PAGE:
I've been looking at checklists. I'm astonished by the sheer volume of Legends that have been pumping out in the last few years. I'm happy to say I hardly bought any of them.

I only got about 12-18 per year. Maybe 25 at the heaviest. I skipped the vast majority of the waves and sets altogether. The price has kept me frugal, but even more so the character selections.

Wow, I don't feel so bad about having two jumbo shelves packed full of Legends anymore. 7' long in total, 6' foot high. Takes up most of a wall in my small collection room. If I got everything, I would require about fourteen such jumbo shelves for just Legends alone. That's a roughly estimated 49' length of tall shelving altogether. You'd need a very big basement or multiple rooms dedicated to the completionist hobby. Crazy.

You don't need everything. Pick a limited collecting theme. Stick with it.
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Re: How do you beat collection burnout?

Fri Sep 23, 2022 7:12 am

Coming back to this thread because I’ve now found myself in the position of the OP.

I’m just… burnt out. I’m not even sure that’s a word for it? I kind of hate my collection.

It’s a lot of money, a lot of space, for… plastic figures that sit on a shelf. It’s the constant stress of exclusives. It’s companies wanting $300 - $400 regularly for figures that won’t ship for a year. Prices going up so much across the board — two exclusive Hasbro figures are almost the cost of a PS5 game now. It just makes no sense?

I find absolutely zero joy in any of it right now. It just feels like such a waste with the rising costs.

You can’t even step away in this hobby for a few weeks, because you miss the out of nowhere preorders, the limited time windows, the blink and you’ll miss it exclusives. You have to constantly stay plugged in at all times or severely pay for it later.

I so desperately want a break, but the time I do is when NECA drops the sewer lair and I miss it. Or I’ll miss some super limited time preorder. That’s what I hate most — you can’t just walk away for a bit. It never, ever ends and you never, ever get a break.

I hate that I feel this way but I don’t know if and how it can be fixed.
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Re: How do you beat collection burnout?

Fri Sep 23, 2022 7:36 am

Roufuss wrote:
Fri Sep 23, 2022 7:12 am
Coming back to this thread because I’ve now found myself in the position of the OP.

I’m just… burnt out. I’m not even sure that’s a word for it? I kind of hate my collection.

It’s a lot of money, a lot of space, for… plastic figures that sit on a shelf. It’s the constant stress of exclusives. It’s companies wanting $300 - $400 regularly for figures that won’t ship for a year. Prices going up so much across the board — two exclusive Hasbro figures are almost the cost of a PS5 game now. It just makes no sense?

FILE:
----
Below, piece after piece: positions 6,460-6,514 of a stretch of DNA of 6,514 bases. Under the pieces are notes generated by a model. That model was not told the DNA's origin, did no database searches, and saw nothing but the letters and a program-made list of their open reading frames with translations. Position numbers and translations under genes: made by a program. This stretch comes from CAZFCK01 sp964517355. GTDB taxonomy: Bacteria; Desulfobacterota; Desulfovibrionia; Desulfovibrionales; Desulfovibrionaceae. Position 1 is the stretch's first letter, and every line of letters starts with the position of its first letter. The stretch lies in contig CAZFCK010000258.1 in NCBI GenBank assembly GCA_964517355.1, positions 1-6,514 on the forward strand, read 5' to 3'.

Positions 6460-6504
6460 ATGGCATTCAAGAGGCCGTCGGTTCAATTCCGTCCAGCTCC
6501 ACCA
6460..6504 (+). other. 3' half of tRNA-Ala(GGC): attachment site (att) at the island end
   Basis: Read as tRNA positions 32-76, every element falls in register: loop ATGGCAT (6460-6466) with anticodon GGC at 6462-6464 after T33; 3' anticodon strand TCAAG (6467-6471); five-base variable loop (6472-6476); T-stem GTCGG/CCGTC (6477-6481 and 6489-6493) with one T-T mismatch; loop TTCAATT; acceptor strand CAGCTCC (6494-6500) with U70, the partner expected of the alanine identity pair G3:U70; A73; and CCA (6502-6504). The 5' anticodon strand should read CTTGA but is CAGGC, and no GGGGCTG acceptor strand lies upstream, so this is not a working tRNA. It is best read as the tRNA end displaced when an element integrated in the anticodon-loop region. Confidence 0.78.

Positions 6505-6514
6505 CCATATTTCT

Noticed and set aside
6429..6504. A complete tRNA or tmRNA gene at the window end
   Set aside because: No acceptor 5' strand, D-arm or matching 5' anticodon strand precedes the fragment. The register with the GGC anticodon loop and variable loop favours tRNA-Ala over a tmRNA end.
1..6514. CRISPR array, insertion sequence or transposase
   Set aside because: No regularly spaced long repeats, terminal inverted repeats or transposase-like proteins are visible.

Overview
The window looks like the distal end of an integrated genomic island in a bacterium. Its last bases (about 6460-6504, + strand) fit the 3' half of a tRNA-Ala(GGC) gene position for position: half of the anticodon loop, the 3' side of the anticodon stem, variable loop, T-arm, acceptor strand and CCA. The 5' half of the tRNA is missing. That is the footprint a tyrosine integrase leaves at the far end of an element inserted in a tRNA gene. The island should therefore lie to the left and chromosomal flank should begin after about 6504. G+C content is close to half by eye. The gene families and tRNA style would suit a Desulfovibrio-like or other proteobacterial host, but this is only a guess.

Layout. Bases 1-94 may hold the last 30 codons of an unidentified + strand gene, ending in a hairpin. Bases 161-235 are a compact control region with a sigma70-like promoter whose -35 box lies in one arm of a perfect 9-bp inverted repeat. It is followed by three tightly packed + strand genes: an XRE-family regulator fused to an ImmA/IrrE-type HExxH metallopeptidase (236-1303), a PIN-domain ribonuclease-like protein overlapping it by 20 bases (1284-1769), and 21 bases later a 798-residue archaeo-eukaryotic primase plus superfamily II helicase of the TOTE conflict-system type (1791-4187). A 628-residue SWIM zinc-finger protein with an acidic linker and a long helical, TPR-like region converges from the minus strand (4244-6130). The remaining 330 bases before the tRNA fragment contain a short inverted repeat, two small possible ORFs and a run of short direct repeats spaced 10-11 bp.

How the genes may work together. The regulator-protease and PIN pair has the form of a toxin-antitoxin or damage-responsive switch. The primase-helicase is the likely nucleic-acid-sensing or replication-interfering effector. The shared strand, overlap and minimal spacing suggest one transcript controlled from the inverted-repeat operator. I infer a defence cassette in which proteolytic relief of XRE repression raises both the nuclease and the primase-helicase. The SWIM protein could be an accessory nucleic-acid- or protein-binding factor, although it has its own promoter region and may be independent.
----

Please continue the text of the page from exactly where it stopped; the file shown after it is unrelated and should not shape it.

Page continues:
I find absolutely zero joy in any of it right now. It just feels like such a waste with the rising costs.

You can’t even step away in this hobby for a few weeks, because you miss the out of nowhere preorders, the limited time windows, the blink and you’ll miss it exclusives. You have to constantly stay plugged in at all times or severely pay for it later.

I so desperately want a break, but the time I do is when NECA drops the sewer lair and I miss it. Or I’ll miss some super limited time preorder. That’s what I hate most — you can’t just walk away for a bit. It never, ever ends and you never, ever get a break.

I hate that I feel this way but I don’t know if and how it can be fixed.
It's about prioritization and narrowing your collections' focus. There's just too much, you can't buy everything nor should you. It helps to slowly sell off older toys that you may not care as much about to make room and money for new stuff. At some point or collection transforms us into hoarders and that's when we lose the enjoyment and ourselves because we become consume by it.
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Re: How do you beat collection burnout?

Fri Sep 23, 2022 9:10 am

I can definitely sympathize with the sentiment that you need to remind yourself that "I don't need to own everything just because I mildly like it." Particularly when space becomes a concern, you're often left with 3 options, 1) put things into storage, which may cost money to hold onto things that let's be honest, you're not even enjoying because it's in storage 2) sell off certain things, and 3) never buy certain things in the first place. 1 & 2 cost you both time and money depending on how things occur, option #3 is often less fun particularly when you're seeing so many other people's collections and how they're enjoying something. The advent of FOMO also means you could be paying top dollar if you ever decide to go back later and buy a prized or highly desired item.

All in all, there's been times when I say "why do you have all this $h!t, you don't need it and it's taking over such & such area" while other times I find myself genuinely enjoying things I've kept for years and refused to part with. It can run the gamut from enjoying that "new car smell" and what's new and fresh, to picking up something you haven't held in years and taking in whatever nostalgia, memory, or positive affection you may have for that item. In some ways it can be like a photo album, a depiction of the past, but where images take a tangible form. Thus far my goal has been to limit what I purchase to what I genuinely know I love and focusing on that. Having a tiered viewpoint that recognizes stuff I just "like" and being able to notice when something will be a momentary high followed by a "why did I buy this, I only mildly like it" recognition. As such, the ability to pass on significant sales and discounts when you know it's not something you absolutely need, rather than just the joy of catching a deal, helps to pare down the horde before you even own it. I enjoy collecting, but in some ways for people like ourselves the things you own can often wind up owning you. Being able to step into an area of your living area and not be overwhelmed by it all has value unto itself.